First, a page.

After a few minutes, the four-year-old’s dialog began to shy away from furthering his agenda of convincing us to turn back. When we were approaching our targeted location (aka the treat store), he said, more as a defeating comment than a question, “How will we ever make it home from here? It’s sooo far away!” As I’ve been slowly adapting the boys to my particular style of sarcastic whit, over the span of the two years I’ve been serving as their nanny, and felt confident he would be able to ascertain my humor, I said, “We’ll probably just have to stay here!” extending my arms to indicate that I was referring to the patch of sidewalk we were currently striding upon. “We’re probably not going to make it.” I continued. “Go on without us!” I declared dramatically to the world around us. I smiled lightheartedly to the four-year-old as we rounded the corner, where he set to happily crunching in the leaves piled next to the curb.
Failed attempts in trying to get me to purchase cookies, ice cream, a host of different candies, and chocolate bars yielded in the 4-year-old settling on a rice crispy bar and the 2-year-old getting a packet of fruit snacks. Upon cinching down their hats and scooping up the 2-year-old, we shuffled back outside. When we were about a block away from the store, and 2-3 blocks away from home, the four-year-old looked up at me and said, “I wish we had driven. How long will it take us to get home?” Without missing a beat I replied, “A million,” which is a common unit of measurement in my own family household – as in, What time’s dinner? Answer: A million. The four-year-old flashed a smirk in my direction, indicating he both understood I was being funny and that I probably wasn’t going to give him any answer that satisfied his inquiry in any substantial way.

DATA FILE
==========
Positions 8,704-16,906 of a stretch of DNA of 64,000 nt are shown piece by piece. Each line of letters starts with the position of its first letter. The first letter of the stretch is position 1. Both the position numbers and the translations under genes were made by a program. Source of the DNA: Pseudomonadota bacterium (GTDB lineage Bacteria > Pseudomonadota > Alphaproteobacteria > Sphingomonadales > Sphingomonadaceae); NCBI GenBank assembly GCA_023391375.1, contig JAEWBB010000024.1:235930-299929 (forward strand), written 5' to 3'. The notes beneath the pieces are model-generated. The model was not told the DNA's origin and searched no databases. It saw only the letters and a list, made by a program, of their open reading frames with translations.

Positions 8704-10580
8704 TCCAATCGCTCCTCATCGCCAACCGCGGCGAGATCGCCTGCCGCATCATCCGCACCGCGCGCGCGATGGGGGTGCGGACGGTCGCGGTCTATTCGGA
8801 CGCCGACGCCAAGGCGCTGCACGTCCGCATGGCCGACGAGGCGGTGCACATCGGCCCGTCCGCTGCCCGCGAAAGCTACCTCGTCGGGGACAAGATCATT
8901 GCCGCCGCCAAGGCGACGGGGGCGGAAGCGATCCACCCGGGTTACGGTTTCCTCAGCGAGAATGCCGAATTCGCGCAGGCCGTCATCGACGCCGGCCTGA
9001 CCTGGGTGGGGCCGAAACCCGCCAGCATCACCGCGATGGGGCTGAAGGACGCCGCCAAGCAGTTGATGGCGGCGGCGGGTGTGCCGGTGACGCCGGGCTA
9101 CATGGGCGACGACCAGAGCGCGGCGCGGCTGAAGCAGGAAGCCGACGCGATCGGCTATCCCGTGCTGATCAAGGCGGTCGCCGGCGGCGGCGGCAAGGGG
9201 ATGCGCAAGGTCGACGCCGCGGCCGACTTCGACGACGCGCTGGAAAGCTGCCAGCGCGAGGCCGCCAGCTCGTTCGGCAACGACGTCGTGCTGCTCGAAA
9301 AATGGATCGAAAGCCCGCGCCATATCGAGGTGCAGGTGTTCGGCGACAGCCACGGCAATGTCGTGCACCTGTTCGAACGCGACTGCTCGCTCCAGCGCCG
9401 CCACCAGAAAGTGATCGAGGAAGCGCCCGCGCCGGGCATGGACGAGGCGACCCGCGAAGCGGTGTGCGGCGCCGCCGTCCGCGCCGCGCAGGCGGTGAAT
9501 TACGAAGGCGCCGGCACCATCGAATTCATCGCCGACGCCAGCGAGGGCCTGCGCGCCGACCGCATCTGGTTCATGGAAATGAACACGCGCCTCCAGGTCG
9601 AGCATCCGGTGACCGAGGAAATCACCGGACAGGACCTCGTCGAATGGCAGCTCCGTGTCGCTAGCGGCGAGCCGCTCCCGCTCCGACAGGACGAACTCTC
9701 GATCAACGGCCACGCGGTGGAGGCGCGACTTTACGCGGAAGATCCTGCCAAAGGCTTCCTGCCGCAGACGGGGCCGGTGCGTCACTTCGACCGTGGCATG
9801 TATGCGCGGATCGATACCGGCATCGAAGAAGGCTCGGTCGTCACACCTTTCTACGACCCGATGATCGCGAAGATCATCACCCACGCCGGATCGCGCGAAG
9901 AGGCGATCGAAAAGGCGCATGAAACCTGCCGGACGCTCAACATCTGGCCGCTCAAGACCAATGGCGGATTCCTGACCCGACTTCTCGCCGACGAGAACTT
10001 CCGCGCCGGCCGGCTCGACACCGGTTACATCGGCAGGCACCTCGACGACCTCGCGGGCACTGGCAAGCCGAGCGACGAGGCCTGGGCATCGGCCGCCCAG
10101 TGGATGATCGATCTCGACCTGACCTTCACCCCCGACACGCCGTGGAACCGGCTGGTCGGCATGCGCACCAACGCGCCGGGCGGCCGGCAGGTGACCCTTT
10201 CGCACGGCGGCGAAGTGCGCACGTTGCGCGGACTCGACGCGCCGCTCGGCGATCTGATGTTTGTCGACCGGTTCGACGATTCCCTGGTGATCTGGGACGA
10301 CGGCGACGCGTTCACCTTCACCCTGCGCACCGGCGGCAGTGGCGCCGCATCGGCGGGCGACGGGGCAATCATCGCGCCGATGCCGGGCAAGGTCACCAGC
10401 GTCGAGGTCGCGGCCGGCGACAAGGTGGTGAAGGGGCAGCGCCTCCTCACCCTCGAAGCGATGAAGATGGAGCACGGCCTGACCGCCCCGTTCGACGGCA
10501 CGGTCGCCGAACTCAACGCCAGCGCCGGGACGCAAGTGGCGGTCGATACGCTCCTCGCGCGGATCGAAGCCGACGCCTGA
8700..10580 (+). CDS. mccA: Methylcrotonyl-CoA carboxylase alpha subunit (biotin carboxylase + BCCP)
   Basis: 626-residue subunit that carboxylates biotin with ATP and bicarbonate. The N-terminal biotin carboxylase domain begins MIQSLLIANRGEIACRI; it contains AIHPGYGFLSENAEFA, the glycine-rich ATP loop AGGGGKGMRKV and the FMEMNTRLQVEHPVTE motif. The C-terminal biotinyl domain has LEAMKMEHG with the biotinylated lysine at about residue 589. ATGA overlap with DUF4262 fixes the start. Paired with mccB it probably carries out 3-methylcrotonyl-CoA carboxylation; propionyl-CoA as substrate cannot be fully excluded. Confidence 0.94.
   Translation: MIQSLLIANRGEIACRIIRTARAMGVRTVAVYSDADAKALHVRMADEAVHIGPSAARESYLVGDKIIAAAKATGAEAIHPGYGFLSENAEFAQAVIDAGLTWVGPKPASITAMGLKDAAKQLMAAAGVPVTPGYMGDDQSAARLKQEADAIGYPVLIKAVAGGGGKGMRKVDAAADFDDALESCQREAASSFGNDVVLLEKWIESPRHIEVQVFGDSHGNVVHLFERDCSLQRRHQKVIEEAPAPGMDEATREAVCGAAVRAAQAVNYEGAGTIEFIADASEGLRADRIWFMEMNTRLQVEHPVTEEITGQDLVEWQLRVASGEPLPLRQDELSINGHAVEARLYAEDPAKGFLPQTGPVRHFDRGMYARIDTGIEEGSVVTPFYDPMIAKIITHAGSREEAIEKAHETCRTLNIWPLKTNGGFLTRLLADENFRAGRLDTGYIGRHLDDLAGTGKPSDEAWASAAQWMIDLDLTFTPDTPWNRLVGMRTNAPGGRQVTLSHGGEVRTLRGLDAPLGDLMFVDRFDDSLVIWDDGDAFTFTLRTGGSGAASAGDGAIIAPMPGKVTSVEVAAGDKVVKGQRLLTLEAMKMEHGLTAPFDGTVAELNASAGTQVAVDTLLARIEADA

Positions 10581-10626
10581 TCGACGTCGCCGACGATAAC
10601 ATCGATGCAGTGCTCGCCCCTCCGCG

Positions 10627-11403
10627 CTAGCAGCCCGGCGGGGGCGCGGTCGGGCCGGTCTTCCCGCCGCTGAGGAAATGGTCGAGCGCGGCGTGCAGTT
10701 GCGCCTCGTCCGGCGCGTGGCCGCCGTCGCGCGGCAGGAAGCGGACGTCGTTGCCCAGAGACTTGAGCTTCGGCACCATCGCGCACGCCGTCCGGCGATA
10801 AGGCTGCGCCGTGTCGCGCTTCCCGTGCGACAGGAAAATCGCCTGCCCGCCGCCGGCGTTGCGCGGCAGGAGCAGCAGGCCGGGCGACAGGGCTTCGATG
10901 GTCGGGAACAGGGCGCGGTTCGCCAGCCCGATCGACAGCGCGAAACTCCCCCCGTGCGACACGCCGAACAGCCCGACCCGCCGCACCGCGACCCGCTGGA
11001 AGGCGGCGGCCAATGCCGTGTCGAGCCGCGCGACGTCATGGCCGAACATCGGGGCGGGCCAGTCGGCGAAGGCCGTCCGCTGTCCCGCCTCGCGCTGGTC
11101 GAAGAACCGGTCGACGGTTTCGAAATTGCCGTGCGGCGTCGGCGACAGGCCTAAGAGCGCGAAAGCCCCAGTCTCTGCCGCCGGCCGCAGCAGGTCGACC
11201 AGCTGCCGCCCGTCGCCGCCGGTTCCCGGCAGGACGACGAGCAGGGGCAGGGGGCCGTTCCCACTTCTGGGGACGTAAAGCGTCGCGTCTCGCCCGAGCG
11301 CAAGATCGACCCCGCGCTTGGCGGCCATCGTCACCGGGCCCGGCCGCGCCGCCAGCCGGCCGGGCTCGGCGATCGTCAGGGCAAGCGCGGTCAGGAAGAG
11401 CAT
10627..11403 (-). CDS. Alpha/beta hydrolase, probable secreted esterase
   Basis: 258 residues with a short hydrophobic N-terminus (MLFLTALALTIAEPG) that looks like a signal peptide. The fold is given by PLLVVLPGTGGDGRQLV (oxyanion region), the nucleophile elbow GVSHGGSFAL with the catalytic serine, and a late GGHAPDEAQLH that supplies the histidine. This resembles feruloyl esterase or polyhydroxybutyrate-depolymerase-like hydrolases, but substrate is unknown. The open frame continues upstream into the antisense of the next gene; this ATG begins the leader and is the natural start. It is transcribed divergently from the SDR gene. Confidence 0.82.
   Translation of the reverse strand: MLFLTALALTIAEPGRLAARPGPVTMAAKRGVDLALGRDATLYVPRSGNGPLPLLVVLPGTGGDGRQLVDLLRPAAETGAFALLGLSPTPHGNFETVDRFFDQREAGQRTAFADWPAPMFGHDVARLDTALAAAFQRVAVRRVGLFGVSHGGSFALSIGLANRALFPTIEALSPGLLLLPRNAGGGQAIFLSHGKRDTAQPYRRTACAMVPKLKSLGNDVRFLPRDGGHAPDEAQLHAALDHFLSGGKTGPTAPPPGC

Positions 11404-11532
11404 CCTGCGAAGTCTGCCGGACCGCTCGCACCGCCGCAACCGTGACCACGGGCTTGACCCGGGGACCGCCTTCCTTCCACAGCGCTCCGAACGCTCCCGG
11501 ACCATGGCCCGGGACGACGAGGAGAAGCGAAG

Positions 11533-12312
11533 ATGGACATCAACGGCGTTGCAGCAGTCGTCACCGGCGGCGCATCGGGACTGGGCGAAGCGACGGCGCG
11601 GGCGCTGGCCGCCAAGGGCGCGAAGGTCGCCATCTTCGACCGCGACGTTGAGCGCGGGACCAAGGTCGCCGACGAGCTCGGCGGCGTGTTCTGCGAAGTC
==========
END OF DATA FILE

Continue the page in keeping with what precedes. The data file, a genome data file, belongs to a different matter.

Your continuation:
In a final blaze of malcontent glory, I heard the 4-year-old mutter to himself on our “perilous” 2-3 block journey home, “This wind is dumb. I wish it would go away!” While I contemplated the potential merits of addressing his use of the word ‘dumb’, which is on the Not-Terrible-To-Use-But-Certainly-Not-Ideal-For-A-4-Year-Old-To-Include-In-His-Vocabularly Word List, I decided to let the one teaching thread I was focusing on carry us home, verses trying to add another one simultaneously into the mix, especially considering we were still in the fray. So, I politely sidestepped the self-dialog I overheard him having with himself, in favor of further continuing with the lesson at hand:
For better or worse, our attitude & outlook is what determines our experience in any given moment.
We always have a choice in how we respond –
and that choice is what either makes us or breaks us.
So, we strolled on home, under the bright light of the sun that made us think it would be warm outside before we headed out the door, however long ago it was we left. We made funny animal noises and talked about mailboxes and the four-year-old pondered why it was that some of the trees had lost all of their leaves while others still had them. And, I’m pleased to report that no limbs or lives were lost in our cold walk around the neighborhood.
We would do well to teach our children how to better weather (no pun intended) discomfort.
Why? Because discomfort is like the air, it’s EVERYWHERE WE GO, like, ALL OF THE TIME.
Of course, this means we, too, need to know how to do it.
To listen to an audio reading of this blog post: